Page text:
The ministry of education in Japan has a plan to pull kids away from screens and into the great outdoors, the Daily Telegraph reports. They're aiming to introduce Internet "fasting camps" where children who are deemed Internet-addicts will participate in outdoor activities and get appropriate counseling in an unplugged environment.
An estimated 518,000 kids, between the ages of 12 and 18, in the country are allegedly addicted to the Internet, though hard and fast numbers are difficult to attain. Akifumi Sekine, a spokesman for the ministry, told the news source that the point of the camps would simply be to get kids away from gadgets. "We want to get them out of the virtual world and to encourage them to have real communication with other children and adults," he said.
Too much screen time has been linked to obesity, sleep problems, depression and more. The AAP recommends children and teens should spend no more than one to two hours engaging with "entertainment media" per day. That's why tech-free environments are already embraced around the world.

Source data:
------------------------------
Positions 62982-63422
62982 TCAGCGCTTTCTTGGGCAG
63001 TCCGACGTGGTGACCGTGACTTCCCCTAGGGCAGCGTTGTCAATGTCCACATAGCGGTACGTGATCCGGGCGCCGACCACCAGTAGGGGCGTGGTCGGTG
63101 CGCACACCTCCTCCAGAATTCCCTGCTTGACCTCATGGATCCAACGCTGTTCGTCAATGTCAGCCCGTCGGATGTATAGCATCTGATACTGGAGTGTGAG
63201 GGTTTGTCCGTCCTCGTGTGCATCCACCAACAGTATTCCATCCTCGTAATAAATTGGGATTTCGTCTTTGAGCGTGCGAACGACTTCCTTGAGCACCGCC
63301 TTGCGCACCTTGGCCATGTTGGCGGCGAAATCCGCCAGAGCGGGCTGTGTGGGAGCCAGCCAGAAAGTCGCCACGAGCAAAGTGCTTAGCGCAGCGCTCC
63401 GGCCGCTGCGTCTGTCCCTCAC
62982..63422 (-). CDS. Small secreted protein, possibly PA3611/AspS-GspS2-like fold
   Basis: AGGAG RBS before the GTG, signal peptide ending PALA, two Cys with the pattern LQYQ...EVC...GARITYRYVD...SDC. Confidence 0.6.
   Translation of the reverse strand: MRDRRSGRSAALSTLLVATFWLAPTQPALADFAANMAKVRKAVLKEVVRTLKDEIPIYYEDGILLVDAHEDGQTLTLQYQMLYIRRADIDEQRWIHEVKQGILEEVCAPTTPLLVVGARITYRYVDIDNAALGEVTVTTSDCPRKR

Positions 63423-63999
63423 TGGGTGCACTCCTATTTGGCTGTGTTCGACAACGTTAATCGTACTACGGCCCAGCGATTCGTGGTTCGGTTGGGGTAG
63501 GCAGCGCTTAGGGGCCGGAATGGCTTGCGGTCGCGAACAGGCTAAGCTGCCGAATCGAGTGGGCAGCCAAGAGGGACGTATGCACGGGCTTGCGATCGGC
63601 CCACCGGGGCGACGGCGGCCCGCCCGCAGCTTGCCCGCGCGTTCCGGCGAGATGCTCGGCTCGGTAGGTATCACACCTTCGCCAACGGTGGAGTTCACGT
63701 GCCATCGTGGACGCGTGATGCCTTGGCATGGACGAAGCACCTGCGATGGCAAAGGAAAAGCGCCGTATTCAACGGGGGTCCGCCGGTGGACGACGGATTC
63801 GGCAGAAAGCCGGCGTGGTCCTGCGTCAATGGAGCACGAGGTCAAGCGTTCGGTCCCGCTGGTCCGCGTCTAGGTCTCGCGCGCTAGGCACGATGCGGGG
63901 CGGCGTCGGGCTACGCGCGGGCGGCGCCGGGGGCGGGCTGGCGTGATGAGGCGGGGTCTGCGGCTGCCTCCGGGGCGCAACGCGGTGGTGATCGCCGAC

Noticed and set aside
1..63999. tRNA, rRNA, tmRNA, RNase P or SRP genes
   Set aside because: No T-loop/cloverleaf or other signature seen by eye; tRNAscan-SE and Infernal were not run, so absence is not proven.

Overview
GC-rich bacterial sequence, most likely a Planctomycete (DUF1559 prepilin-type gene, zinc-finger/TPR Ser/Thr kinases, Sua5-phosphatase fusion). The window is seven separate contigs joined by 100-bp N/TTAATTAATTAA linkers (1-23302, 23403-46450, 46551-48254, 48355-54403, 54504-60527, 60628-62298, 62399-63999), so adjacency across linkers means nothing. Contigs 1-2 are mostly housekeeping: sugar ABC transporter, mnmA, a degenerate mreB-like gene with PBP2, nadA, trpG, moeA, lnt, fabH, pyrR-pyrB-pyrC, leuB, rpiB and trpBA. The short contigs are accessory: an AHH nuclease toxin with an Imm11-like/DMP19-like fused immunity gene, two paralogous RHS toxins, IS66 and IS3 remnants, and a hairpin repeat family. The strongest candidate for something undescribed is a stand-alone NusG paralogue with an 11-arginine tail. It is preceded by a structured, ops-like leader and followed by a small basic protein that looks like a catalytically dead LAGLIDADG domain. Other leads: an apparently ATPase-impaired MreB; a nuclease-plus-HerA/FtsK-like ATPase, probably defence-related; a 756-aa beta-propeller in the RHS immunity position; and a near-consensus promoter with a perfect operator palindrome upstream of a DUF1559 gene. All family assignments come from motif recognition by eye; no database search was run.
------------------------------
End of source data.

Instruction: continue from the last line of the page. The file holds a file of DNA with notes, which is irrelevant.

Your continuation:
However, many experts are skeptical about labeling kids (or people in general) "Internet addicts." In April, the story of a U.K. 4-year-old who is allegedly addicted to her iPad made waves online. At the time, Dr. Richard Graham, who treated the girl told the Huffington Post that her case might have been blown out of proportion.
Here in the U.S., Internet addiction has yet to make it into the Diagnostic and Statistical Manual of Mental Disorders 5 (DSM-5) as an official diagnosis.
But, that's not to say that treatment isn't necessary when children are dependent on screens. Dr. Graham explained that patients who show symptoms of depression or violent behavior may need inpatient care. In less extreme cases, like the 4-year-old in question, only "minimal intervention" was needed.
As the NY Post points out, "Japan ranks fourth in the world for Internet users, behind China, the United States and India."
Dr. Graham thinks parents should consider the impact technology could have on their kids early on. "We really need to be thinking about early intervention, perhaps in antenatal classes, in the same way that [soon-to-be] parents are advised on diet and sleep ... From the beginning, parents need to be aware that when your child sees you on your device, they will want that, too," he told the Huffington Post.
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